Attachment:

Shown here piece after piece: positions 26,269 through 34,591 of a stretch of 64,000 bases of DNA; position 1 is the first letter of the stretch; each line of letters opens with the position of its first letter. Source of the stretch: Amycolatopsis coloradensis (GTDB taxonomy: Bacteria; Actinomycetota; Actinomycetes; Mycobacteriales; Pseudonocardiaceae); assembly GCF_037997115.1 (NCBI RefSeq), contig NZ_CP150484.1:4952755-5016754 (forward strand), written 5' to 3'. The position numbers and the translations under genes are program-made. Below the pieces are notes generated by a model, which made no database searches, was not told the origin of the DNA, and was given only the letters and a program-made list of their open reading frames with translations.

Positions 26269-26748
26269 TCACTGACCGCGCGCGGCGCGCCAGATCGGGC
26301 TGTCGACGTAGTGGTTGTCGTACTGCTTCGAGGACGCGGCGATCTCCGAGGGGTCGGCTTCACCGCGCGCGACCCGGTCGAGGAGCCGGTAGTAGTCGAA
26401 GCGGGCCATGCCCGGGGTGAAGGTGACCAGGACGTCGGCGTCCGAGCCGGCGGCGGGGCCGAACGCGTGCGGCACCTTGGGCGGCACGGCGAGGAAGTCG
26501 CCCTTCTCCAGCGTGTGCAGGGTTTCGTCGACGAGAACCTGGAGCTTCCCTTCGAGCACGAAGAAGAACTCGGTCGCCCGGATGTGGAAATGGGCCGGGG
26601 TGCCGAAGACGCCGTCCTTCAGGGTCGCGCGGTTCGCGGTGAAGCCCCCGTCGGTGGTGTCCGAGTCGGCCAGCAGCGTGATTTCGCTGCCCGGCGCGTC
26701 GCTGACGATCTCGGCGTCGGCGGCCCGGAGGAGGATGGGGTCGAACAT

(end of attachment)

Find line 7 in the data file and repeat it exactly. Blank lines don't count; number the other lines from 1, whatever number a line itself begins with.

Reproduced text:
26601 TGCCGAAGACGCCGTCCTTCAGGGTCGCGCGGTTCGCGGTGAAGCCCCCGTCGGTGGTGTCCGAGTCGGCCAGCAGCGTGATTTCGCTGCCCGGCGCGTC